Honorary Conferrings Speeches Archive

    at Aula Maxima, UCC

  • 07 Jun 2013

OLLSCOIL  na  hÉIREANN

 

THE  NATIONAL  UNIVERSITY  OF  IRELAND

 

TEXT OF THE INTRODUCTORY ADDRESS DELIVERED BY:

PROFESSOR GRACE NEVILLE, Vice President for Teaching & Learning 2008-2012, University College Cork on 7 June 2013, on the occasion of the conferring of the Degree of Doctor of Literature, honoris causa, on FERGAL KEANE

 

A Sheansailéir, a Chláiritheoir, a Uachtaráin, a Aionna uaisle, a Cháirde agus a Chomhleacaithe,

 

The degree of Doctor of Literature which University College Cork is today bestowing on journalist Fergal Keane is just the latest in a long series of such accolades. Indeed, if a collective noun existed for such distinctions - a constellation, perhaps, or a galaxy - it would come in useful when trying to convey the high esteem in which he is held by his peers and by the wider public. Time prevents me from mentioning more than a handful of these distinctions: Fergal has been awarded:

 

An OBE

A BAFTA

The James Cameron Prize for War Reporting

The Edward R. Murrow Award for Foreign Reporting

The Orwell Prize for Best Political Book of the Year

And was overall winner of the Amnesty International Press Award

 

He has been named:

Reporter of the Year at the New York Festival of Radio

Royal Television Society Journalist of the Year

Sony Radio Reporter of the Year

The list goes on…

 

He has received honorary degrees from numerous universities, and earlier this year he was appointed Professorial Fellow at the Institute of Irish Studies at the University of Liverpool.

Speakers at various award ceremonies have praised his ‘bravery and his outstanding writing’, and have hailed his work as ‘courageous, honest, petrifying’. But it is Fergal himself who, to my mind - and perhaps unwittingly - best describes his work and the values that drive him: what he says with characteristic generosity of two fellow journalists in the BBC’s classic programme, ‘From Our Own Correspondent’ (where his own work is regularly featured) could just as easily be applied to himself: this is what he wrote:

 

‘they had in common an ability to use words that brought the listener directly into the picture and they were engaged, not as partisans, but with a clear sense of moral astonishment at the wrongs they were witnessing’.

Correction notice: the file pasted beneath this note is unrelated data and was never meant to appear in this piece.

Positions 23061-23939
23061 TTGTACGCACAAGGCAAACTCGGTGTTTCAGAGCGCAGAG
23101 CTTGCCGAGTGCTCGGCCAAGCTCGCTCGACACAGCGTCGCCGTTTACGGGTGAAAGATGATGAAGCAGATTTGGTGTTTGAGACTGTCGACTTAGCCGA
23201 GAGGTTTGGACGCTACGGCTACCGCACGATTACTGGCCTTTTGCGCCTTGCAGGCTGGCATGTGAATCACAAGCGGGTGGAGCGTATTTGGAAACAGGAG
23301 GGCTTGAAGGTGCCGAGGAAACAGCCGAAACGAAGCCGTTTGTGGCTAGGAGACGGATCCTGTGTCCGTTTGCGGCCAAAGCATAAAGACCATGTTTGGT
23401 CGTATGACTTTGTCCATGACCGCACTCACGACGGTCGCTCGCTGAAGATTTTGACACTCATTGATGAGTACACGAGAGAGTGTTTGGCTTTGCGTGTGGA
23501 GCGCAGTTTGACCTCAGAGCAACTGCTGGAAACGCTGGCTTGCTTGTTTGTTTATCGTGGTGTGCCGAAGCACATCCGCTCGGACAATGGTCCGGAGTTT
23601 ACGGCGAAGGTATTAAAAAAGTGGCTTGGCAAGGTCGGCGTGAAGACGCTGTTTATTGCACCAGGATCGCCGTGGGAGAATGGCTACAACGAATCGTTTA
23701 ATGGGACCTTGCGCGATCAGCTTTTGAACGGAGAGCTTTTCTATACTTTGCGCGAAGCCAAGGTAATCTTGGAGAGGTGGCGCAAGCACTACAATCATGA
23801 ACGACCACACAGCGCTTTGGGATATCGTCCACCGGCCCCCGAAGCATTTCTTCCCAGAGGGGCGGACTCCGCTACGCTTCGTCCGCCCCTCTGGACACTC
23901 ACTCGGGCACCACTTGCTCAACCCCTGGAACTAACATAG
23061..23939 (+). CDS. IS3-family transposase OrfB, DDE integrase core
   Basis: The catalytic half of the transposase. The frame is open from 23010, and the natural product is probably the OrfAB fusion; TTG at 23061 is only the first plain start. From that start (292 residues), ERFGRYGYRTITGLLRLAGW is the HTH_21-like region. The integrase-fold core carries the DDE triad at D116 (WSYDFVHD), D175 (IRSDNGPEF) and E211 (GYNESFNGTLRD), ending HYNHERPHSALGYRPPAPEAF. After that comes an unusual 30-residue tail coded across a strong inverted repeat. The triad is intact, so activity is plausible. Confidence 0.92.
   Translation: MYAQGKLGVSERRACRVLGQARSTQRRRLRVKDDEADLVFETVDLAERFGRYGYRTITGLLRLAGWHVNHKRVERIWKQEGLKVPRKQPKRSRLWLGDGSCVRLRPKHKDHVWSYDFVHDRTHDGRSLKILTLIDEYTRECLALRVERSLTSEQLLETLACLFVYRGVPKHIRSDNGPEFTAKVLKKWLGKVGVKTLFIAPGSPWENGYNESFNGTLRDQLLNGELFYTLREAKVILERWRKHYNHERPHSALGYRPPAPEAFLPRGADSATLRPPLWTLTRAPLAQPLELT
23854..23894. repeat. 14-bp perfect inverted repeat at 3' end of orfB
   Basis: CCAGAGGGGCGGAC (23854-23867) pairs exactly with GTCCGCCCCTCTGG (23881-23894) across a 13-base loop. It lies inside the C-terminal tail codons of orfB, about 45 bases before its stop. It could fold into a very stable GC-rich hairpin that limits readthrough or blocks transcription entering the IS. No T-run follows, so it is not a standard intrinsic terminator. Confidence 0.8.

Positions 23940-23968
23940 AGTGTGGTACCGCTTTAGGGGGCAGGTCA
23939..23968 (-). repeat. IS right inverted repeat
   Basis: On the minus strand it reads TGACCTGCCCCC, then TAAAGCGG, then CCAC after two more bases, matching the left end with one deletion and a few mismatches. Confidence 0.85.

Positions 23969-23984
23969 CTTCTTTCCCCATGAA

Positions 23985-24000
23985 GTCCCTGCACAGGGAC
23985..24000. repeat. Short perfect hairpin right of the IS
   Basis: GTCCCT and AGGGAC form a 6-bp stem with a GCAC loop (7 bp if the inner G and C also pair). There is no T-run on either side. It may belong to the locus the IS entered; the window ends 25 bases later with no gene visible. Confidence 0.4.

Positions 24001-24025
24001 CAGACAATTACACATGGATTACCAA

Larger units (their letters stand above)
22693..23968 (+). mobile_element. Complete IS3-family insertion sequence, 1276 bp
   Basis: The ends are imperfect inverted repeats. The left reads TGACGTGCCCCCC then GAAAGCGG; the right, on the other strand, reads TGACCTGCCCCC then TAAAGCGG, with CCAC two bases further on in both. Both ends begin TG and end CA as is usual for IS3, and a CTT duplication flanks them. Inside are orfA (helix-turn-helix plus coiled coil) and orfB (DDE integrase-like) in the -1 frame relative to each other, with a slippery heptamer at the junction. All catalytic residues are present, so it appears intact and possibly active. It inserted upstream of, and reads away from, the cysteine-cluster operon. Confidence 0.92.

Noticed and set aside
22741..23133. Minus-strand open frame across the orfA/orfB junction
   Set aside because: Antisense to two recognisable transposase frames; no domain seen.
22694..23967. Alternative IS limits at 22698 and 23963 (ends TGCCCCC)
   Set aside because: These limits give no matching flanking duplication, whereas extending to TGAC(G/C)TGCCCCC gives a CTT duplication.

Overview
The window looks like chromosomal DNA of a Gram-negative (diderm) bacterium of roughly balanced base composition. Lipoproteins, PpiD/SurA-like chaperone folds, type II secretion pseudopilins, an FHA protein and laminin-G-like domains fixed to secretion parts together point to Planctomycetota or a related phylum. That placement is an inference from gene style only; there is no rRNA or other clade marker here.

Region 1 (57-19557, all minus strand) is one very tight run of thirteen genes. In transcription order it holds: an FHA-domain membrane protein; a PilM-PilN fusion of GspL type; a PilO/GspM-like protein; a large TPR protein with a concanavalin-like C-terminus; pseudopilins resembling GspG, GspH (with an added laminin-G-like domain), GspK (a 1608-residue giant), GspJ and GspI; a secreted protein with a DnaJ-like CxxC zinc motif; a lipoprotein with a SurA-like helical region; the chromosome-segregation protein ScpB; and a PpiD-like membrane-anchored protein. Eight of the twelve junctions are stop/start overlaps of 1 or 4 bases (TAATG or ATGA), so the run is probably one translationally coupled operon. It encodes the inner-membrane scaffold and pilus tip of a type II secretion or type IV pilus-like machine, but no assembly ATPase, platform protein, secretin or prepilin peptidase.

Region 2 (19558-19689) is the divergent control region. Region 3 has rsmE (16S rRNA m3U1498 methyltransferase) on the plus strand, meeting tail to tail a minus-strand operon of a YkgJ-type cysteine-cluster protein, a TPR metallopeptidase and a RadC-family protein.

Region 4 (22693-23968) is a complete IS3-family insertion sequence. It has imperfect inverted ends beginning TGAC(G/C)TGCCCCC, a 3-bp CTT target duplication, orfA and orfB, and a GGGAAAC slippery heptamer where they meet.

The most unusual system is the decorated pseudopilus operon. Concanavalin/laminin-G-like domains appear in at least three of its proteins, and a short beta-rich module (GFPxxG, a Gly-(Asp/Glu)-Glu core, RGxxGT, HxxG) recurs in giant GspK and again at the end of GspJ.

In Fergal’s work, there is an immediacy, an unapologetic rawness, a controlled but unmistakable anger, a generosity of spirit. Before you realise it, you are no longer on the edge, a mere viewer or listener, but instead he has drawn you right into the very heart of the story. He is in every sense ‘un journaliste engagé’.

 

Fergal worked in Ireland in various newspapers, as well as in RTE, before being appointed in 1989 as BBC correspondent in Northern Ireland, a region he had in fact covered since the early 1980s. From 1990 to 1994, he was BBC’s premier Southern Africa correspondent at a tumultuous time marked by township unrest, the re-emergence of Mandela and the first multi-racial elections after the ending of apartheid. His award-winning reports on genocide in Rwanda from that period make for harrowing viewing. (They are readily available on the internet). In 1995, he moved to Hong Kong as the BBC’s Asia correspondent, covering stories from the Tokyo gas attacks in 1995 to the momentous handover of Hong Kong from British to Chinese rule in 1997.

 

More recently he has turned his attention to a different kind of story – forgotten Britain, an outsider’s view of forgotten communities throughout Britain where people try – often with remarkable resilience - to make a life for themselves and for their families in neighbourhoods wrecked by drugs, debt and unemployment: the extraordinary stories of so-called ordinary people. Stories closer to home, and thus arguably closer to the bone.

 

He is currently BBC special correspondent covering international affairs, reporting regularly over the past eighteen months or so from the Syrian border.